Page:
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From Intellectual Property Law Daily, March 16, 2017
By Cheryl Beise, J.D.
Substantial evidence supported an Oregon jury’s infringement verdict and $36 million damages award to Mentor Graphics for rival Synopsys’ infringement of simulation/emulation technology patent, the U.S. Court of Appeals for the Federal Circuit has decided. The district court’s denial of judgment as a matter of law was upheld. However, because the district court erred by precluding evidence of Synopsys’ willful infringement, the case was remanded for trial of that issue and assessment of Mentor Graphics’ claim for enhanced damages. The appeals court also reversed several of the district court’s summary judgment rulings, clearing the way for Mentor to pursue claims for infringement of three additional patents and for Sysopsys to pursue a counterclaim for infringement of one patent (Mentor Graphics Corp. v. EVE-USA, Inc., March 16, 2017, Moore, K.).
The appeal arose from litigation in the federal district court in Portland, Oregon, between Mentor Graphics Corp. ("Mentor") and Synopsys, Inc., Synopsys Emulation and Verification S.A.S., and EVE-USA, Inc. (collectively, "Synopsys"). Synopsys acquired EVE-USA from Mentor in 2012. Mentor asserted several patents against Synopsys, including U.S. Patent Nos. 6,240,376 ("the ’376 patent"), 6,947,882 ("the ’882 patent"), 6,009,531 ("the ’531 patent"), and 5,649,176 ("the ’176 patent"). Synopsys asserted two patents against Mentor—U.S. Patent Nos. 6,132,109 ("the ’109 patent") and 7,069,526 ("the ’526 patent"). Every patent in the case involved simulation/emulation technology.
Summary judgment rulings. The district court issued several summary judgment rulings. The court held that the claims of Mentor’s ’882 patent were invalid for lack of written description support. The court also held that both Synopsys patents were invalid: the ’109 patent as indefinite, and the ’526 patent for claiming ineligible subject matter. The court ruled that Mentor’s infringement allegations relating to the ’531 and ’176 patents were barred by claim preclusion.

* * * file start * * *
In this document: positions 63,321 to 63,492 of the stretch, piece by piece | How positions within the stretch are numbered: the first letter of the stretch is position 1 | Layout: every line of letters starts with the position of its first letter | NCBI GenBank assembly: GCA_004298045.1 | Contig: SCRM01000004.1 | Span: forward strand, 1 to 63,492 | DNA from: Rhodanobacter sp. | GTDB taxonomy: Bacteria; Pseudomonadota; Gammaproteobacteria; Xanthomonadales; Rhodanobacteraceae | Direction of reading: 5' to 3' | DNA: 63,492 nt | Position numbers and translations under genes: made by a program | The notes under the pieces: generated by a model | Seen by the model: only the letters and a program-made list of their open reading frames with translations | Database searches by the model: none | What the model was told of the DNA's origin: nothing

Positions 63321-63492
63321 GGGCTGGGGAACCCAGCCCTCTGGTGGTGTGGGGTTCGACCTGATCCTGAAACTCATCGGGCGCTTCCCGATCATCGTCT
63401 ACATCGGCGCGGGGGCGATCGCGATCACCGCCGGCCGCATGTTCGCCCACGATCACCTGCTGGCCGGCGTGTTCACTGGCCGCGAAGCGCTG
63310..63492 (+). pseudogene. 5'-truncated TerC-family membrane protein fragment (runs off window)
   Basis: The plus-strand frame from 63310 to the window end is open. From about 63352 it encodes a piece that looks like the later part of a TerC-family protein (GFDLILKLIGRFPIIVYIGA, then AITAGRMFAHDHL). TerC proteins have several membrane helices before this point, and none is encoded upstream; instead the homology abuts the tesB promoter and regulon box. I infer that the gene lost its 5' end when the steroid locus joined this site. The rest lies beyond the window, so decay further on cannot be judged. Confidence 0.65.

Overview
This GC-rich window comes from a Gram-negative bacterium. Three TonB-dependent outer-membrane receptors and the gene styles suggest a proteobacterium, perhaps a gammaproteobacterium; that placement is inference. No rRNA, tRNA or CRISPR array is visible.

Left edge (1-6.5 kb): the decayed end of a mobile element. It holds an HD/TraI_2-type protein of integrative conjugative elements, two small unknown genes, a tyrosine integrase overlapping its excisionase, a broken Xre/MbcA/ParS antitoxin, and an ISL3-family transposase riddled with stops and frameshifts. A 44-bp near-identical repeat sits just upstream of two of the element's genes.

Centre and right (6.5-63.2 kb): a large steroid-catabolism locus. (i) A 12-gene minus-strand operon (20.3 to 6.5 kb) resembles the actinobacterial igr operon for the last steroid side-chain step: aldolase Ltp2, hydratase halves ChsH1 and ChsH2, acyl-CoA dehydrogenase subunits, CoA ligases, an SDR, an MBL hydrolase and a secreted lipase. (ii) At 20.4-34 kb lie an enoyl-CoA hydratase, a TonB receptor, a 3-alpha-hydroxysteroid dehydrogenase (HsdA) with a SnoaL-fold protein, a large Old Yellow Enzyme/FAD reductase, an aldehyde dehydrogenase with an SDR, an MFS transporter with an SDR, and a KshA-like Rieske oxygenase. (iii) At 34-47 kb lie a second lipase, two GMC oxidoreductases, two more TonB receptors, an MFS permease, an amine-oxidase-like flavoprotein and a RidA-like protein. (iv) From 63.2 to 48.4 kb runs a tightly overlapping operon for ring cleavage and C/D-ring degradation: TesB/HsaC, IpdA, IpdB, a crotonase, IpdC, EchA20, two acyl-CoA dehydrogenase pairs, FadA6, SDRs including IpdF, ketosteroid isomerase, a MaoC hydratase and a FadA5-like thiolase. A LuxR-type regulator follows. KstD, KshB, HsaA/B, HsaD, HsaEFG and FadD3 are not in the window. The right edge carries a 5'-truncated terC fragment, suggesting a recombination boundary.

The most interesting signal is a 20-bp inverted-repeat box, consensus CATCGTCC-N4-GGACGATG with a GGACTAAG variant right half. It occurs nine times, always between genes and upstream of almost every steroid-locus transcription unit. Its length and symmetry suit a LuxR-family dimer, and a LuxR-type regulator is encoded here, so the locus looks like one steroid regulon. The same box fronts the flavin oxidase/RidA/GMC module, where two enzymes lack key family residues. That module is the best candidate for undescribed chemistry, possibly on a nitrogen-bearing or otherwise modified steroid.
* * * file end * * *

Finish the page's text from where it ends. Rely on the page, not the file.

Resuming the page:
The ’376 patent trial. Mentor’s ’376 patent was the only patent to survive summary judgement challenges and be tried to a jury. Prior to trial, the district court granted summary judgment barring Synopsys from challenging the ’376 patent’s validity because of assignor estoppel. It also granted Synopsys’ motion in limine precluding Mentor from introducing evidence of willful infringement. The jury found in favor of Mentor on liability and awarded damages of approximately $36,000,000. Following trial, the district court denied Synopsys’ motion for judgment as a matter of law (JMOL).
The parties filed cross-appeals challenging unfavorable rulings and trial results. The Federal Circuit affirmed-in-part, reversed-in-part, and remanded the case for further proceedings.
Issues on Appeal
Assignor estoppel—the ’376 patent. Prior to trial, the district court held that the doctrine of assignor estoppel barred Synopsys from challenging the validity of the ’376 patent. Assignor estoppel is a judicially created doctrine that prohibits the inventors or assignors of a patent from later challenging the patent’s validity. Synopsys did not challenge that the doctrine applied in this case, but argued that the doctrine was implicitly invalidated when the Supreme Court abolished licensee estoppel in Lear, Inc. v. Adkins, 395 U.S. 653 (1969). The Federal Circuit disagreed, and affirmed the district court’s ruling.
Infringement verdict—the ’376 patent. The jury found Synopsys’ "ZeBu" emulation and verification system infringed claims 1, 24, and 26–28 of the ’376 patent and awarded damages. Following trial, the district court denied Synopsys’ motion for JMOL that its products did not infringe. The ’376 patent relates to debugging source code after synthesis. Synthesis is the process of transforming Hardware Description Language ("HDL") into gate-level "netlists." Much of the patent’s disclosure addresses Register Transfer Level ("RTL") source code, which is a subset of HDL.